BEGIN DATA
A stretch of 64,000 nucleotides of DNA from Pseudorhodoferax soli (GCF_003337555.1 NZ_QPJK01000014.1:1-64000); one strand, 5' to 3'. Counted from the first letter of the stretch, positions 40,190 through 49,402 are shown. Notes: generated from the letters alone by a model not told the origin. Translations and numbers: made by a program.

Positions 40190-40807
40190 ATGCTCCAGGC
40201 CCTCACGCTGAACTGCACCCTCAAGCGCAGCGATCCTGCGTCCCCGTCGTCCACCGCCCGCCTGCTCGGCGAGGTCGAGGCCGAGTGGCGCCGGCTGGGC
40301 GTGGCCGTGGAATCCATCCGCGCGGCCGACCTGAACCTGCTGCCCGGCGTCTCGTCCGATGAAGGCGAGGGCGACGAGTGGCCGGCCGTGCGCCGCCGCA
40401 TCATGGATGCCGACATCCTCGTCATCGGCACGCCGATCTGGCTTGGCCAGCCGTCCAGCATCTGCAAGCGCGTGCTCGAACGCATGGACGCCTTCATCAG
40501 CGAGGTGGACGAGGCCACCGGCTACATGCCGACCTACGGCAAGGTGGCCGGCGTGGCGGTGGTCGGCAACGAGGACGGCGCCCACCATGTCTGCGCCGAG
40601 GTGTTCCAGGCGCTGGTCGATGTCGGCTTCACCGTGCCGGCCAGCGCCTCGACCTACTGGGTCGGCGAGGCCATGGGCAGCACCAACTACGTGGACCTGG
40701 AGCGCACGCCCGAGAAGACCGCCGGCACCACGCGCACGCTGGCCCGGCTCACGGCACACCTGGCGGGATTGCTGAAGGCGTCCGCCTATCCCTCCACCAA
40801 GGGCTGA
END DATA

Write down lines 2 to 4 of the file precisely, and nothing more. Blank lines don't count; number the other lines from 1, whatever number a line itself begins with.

Positions 40190-40807
40190 ATGCTCCAGGC
40201 CCTCACGCTGAACTGCACCCTCAAGCGCAGCGATCCTGCGTCCCCGTCGTCCACCGCCCGCCTGCTCGGCGAGGTCGAGGCCGAGTGGCGCCGGCTGGGC